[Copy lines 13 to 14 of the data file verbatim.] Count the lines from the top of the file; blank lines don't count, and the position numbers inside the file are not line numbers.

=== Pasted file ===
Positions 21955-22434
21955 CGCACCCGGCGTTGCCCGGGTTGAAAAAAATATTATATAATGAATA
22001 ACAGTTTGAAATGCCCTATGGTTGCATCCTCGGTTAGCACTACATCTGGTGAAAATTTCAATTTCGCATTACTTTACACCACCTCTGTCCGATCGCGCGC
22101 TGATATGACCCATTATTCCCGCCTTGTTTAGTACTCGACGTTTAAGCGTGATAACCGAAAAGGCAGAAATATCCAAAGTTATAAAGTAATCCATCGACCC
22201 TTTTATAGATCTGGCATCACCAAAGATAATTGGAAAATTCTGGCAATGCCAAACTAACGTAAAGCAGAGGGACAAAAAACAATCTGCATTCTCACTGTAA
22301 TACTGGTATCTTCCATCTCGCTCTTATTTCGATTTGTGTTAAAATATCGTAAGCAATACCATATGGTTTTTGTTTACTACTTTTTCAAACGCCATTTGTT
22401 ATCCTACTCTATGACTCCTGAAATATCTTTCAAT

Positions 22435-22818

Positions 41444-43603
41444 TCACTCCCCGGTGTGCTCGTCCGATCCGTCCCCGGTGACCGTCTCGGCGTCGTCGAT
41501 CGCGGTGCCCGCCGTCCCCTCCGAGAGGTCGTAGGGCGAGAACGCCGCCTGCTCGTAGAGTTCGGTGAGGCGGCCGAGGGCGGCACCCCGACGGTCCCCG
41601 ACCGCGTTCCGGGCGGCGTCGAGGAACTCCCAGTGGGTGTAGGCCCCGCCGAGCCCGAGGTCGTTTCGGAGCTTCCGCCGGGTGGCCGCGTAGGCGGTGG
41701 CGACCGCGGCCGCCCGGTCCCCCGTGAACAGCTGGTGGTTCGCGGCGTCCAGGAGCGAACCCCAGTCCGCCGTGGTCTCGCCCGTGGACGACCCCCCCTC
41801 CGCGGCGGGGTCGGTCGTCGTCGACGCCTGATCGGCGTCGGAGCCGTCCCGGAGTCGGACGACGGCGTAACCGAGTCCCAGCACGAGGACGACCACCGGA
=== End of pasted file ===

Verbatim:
41701 CGACCGCGGCCGCCCGGTCCCCCGTGAACAGCTGGTGGTTCGCGGCGTCCAGGAGCGAACCCCAGTCCGCCGTGGTCTCGCCCGTGGACGACCCCCCCTC
41801 CGCGGCGGGGTCGGTCGTCGTCGACGCCTGATCGGCGTCGGAGCCGTCCCGGAGTCGGACGACGGCGTAACCGAGTCCCAGCACGAGGACGACCACCGGA